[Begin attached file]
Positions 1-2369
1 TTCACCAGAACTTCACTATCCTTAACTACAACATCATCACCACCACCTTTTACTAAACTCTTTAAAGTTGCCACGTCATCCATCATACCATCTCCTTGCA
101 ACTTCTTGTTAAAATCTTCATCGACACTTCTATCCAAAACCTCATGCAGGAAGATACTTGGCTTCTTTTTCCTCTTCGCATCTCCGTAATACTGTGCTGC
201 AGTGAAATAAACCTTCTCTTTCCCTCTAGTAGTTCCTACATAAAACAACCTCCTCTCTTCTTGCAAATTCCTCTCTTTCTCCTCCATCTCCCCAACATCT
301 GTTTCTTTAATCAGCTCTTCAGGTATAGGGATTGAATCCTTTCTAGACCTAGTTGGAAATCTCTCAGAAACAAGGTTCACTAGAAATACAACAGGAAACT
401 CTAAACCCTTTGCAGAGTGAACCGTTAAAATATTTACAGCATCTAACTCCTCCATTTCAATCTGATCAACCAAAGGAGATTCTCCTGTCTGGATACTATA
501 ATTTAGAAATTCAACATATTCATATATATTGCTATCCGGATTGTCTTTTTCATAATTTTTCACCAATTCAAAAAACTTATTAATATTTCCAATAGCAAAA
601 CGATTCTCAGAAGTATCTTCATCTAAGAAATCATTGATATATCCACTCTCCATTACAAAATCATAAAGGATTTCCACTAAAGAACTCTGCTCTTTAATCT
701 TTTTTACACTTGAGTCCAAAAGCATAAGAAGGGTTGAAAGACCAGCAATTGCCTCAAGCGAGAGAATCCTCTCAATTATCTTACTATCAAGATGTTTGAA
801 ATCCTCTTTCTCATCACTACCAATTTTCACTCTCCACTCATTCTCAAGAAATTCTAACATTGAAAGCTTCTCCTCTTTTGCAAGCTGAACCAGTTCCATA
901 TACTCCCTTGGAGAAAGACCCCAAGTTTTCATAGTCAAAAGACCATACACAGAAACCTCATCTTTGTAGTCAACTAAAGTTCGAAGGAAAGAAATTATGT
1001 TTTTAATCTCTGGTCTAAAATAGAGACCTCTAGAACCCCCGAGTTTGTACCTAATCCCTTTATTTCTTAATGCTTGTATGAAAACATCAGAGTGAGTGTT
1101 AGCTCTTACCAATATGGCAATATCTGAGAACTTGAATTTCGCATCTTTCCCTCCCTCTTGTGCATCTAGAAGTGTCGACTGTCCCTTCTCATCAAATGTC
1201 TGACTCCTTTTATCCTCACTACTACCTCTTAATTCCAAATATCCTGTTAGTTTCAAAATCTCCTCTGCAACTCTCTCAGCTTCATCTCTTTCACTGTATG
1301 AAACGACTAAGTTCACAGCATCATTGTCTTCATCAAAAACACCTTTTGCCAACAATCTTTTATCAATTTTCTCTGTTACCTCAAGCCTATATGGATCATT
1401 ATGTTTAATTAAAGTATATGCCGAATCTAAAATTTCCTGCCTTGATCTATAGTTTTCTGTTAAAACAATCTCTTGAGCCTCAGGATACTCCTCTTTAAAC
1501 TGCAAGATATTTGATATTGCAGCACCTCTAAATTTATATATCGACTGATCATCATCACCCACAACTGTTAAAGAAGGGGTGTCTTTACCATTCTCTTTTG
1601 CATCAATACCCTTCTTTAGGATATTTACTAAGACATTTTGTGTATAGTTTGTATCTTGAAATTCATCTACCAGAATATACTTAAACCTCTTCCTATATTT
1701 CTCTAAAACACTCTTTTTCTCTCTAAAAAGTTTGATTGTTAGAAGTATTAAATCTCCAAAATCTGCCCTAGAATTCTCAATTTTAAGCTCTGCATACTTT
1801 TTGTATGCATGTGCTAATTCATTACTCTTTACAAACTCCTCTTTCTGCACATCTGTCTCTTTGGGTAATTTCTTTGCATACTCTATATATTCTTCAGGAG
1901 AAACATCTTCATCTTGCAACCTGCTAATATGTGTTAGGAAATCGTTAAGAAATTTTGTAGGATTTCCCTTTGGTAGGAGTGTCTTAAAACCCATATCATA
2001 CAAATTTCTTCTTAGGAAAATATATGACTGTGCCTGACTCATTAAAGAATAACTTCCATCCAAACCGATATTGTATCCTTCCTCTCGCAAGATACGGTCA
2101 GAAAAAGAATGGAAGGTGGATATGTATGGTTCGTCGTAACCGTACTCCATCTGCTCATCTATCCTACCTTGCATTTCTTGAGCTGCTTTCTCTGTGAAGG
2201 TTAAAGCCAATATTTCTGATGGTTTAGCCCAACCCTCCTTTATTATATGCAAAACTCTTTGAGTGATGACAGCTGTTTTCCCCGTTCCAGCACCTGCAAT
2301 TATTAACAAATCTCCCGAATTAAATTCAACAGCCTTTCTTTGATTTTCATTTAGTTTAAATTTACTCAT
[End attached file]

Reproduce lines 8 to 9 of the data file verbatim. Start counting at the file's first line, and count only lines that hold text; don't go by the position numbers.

601 CGATTCTCAGAAGTATCTTCATCTAAGAAATCATTGATATATCCACTCTCCATTACAAAATCATAAAGGATTTCCACTAAAGAACTCTGCTCTTTAATCT
701 TTTTTACACTTGAGTCCAAAAGCATAAGAAGGGTTGAAAGACCAGCAATTGCCTCAAGCGAGAGAATCCTCTCAATTATCTTACTATCAAGATGTTTGAA